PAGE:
virtual abilityEach week’s blog is followed by a discussion session that I host in the virtual world of Second Life. While we use Second Life (SL) as a convenient, small-group communication platform, instead of using Skype or another videoconferencing service, others have found it provides a valuable virtual access to the outside world for many people who cannot get out into the physical outside world.

An article by W. J. Au caught my eye the other day. He said, “SL enthusiasts have tried promoting it as a platform for any number of real-world applications, such as remote conferencing and architecture visualization, but only one [use] consistently shows substantial and unique value: [it is] a real-time, immersive social space for people with physical or mental disabilities that impair their first lives, [and] who often find comfort and security interacting through anonymous avatars… As the developed world experiences a spike in senior citizens, SL very well could find a new audience.”

And this last reference was what seemed to relate to us in the rural elderly category. As people age there are often health conditions that develop that in turn limit physical activity. Many older people, like their younger counterparts with disabilities, find themselves trapped at home with few social outlets.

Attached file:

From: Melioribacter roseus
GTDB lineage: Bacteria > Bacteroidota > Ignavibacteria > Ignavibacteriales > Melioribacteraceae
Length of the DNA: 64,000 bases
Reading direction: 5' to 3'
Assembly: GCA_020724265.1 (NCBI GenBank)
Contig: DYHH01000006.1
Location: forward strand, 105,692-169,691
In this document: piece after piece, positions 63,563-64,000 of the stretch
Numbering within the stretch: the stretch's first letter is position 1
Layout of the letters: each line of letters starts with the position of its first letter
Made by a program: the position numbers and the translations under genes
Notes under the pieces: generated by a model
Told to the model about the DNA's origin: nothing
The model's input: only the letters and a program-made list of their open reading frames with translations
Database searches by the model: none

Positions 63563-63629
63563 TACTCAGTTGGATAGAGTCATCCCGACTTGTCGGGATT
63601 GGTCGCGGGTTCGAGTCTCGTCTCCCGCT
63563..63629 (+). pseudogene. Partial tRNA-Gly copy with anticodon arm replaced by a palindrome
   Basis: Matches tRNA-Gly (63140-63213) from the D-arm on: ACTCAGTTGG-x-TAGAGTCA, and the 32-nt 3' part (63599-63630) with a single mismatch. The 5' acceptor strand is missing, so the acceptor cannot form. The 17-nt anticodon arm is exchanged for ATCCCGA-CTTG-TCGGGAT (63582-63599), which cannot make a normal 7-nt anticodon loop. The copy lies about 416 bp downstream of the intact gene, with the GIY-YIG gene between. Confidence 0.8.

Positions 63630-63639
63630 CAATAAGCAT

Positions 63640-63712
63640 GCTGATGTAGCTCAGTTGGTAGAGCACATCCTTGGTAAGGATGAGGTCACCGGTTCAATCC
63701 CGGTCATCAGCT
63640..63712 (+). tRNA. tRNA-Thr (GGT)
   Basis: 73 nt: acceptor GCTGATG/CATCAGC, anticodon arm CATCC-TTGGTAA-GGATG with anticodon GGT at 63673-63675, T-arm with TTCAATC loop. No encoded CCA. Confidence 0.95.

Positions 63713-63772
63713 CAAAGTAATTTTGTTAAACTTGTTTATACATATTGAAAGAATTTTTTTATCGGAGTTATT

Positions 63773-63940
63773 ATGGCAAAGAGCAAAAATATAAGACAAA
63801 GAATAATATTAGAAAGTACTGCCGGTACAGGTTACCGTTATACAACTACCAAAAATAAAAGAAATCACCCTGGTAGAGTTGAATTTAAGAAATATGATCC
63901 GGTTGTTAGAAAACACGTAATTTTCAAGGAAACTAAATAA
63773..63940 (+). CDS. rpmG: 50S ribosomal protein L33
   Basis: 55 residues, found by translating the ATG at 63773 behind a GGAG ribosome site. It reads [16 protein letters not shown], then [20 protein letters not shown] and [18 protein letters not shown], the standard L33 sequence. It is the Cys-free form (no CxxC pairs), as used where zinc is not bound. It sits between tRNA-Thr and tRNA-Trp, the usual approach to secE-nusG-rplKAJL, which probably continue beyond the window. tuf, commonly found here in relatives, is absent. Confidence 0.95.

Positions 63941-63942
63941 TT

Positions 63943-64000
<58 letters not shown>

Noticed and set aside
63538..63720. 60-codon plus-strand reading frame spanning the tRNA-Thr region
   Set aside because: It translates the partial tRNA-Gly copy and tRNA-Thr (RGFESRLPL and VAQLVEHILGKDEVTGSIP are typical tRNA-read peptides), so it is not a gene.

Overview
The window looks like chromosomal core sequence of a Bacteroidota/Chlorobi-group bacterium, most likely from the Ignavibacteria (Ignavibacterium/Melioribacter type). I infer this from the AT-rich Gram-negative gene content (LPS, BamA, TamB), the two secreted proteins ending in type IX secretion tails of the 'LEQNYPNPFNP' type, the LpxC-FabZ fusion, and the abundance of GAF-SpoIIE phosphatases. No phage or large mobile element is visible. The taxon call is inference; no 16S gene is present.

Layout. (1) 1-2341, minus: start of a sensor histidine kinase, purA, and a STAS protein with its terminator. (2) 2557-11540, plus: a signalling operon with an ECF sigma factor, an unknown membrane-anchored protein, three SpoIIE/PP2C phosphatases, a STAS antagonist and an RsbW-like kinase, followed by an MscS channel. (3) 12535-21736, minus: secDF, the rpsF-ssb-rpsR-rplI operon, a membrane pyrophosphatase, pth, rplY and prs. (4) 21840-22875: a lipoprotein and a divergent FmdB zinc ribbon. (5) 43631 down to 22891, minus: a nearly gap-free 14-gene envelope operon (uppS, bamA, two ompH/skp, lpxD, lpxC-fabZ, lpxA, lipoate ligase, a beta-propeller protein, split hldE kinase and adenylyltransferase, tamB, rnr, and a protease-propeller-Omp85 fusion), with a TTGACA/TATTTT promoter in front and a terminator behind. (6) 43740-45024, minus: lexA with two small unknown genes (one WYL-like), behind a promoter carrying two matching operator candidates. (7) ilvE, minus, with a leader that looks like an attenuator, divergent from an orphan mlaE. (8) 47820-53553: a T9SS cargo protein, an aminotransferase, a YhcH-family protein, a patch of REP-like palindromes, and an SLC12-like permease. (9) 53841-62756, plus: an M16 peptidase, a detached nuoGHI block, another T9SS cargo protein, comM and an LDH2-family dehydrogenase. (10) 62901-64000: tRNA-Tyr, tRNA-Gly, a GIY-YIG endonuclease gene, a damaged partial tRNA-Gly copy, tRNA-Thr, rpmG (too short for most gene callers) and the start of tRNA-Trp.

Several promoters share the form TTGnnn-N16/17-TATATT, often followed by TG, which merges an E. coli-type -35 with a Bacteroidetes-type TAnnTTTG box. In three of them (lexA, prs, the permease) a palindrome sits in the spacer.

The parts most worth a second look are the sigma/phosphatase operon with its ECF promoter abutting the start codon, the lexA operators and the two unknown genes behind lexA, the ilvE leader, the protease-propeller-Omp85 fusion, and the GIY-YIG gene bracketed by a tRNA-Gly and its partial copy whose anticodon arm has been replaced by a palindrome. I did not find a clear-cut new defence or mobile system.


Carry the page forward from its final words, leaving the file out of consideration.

From our weekly discussions on aging, I have come to know several people involved in a unique group in Second Life. This group is called Virtual Ability and one of their core concepts is to assist disabled people to come into virtual worlds like SL and to function normally there. They assert that there are tremendous benefits to disabled people in doing so. Here is a quote from one of the participants in the SL Virtual Ability group, “Virtual Ability, Inc. and SL have given me hope again. I had pretty much given up on hope, so this is important to me.” Please take a look at their web site for further information: and especially the Benefits page:

Older persons who find themselves in need of a social group could most certainly find something of value by visiting the Virtual Ability group in SL. And should you feel that older people cannot manage the technical and cognitive skills needed to function in a computer-based 3D simulation like SL, I am reminded of a 93 year old woman that Tony and I interviewed a few years ago. She lives in a small rural community in East Texas and taught classes in computer skills at the senior center (See an earlier blog for a movie of that interview:

Age like disability need not be an impediment to life.


Au, WJ. Second Life turns 10: what it did wrong, and why it may have its own second life. Gigacom, June 23, 2013. (

Join us for a real-time discussion about questions raised by this essay on Tuesday from 12:00 p.m. CST to 12:45 p.m. CST (10 a.m. PST/SLT). See Discussion and SL tabs above for details. Link to the virtual meeting room: